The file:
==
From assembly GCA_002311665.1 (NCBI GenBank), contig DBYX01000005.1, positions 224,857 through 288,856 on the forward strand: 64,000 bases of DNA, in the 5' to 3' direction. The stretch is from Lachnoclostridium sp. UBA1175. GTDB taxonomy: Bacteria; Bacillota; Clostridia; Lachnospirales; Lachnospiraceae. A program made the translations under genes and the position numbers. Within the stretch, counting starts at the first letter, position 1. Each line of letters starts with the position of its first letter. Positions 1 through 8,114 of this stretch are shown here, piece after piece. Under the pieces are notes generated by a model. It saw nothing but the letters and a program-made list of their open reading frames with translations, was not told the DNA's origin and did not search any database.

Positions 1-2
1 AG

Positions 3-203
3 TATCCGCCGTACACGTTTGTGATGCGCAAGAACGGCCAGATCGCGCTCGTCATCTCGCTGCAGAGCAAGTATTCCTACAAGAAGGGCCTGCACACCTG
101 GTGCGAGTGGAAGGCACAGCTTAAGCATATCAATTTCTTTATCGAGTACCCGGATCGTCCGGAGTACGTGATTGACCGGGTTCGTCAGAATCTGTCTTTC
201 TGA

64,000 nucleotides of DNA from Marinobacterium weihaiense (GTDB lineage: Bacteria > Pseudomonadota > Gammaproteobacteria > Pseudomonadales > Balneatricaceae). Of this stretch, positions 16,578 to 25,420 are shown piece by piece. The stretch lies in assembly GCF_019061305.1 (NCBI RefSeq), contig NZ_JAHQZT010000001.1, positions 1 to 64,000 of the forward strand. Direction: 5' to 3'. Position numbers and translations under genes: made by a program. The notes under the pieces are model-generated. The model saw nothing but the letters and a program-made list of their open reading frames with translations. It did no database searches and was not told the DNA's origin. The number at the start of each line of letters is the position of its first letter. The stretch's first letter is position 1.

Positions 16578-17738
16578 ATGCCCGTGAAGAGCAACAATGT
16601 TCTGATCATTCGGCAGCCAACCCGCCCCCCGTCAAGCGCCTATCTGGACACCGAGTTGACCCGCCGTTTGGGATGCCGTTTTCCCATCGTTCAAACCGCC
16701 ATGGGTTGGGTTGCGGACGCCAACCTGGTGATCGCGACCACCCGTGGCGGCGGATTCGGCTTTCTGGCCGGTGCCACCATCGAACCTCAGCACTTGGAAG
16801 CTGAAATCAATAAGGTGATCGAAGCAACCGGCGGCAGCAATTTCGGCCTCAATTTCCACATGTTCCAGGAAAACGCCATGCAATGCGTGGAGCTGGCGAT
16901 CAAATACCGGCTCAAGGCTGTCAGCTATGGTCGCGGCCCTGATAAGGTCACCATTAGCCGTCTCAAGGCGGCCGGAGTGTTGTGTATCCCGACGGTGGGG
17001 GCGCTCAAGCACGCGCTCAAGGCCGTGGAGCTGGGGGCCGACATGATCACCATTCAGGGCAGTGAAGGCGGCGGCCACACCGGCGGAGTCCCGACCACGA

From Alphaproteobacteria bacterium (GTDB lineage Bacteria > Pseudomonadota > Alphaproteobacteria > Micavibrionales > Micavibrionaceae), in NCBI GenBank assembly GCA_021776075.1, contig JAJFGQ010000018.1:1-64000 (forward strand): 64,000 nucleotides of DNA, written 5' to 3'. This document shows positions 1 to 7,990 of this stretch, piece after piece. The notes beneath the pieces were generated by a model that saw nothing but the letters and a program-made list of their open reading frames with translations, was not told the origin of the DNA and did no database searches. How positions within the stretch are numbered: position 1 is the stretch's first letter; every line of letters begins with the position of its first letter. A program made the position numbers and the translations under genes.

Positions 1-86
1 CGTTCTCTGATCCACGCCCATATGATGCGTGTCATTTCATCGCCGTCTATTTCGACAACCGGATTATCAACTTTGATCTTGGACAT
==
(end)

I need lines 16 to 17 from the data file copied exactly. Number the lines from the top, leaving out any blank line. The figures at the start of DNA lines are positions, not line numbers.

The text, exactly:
From Alphaproteobacteria bacterium (GTDB lineage Bacteria > Pseudomonadota > Alphaproteobacteria > Micavibrionales > Micavibrionaceae), in NCBI GenBank assembly GCA_021776075.1, contig JAJFGQ010000018.1:1-64000 (forward strand): 64,000 nucleotides of DNA, written 5' to 3'. This document shows positions 1 to 7,990 of this stretch, piece after piece. The notes beneath the pieces were generated by a model that saw nothing but the letters and a program-made list of their open reading frames with translations, was not told the origin of the DNA and did no database searches. How positions within the stretch are numbered: position 1 is the stretch's first letter; every line of letters begins with the position of its first letter. A program made the position numbers and the translations under genes.

Positions 1-86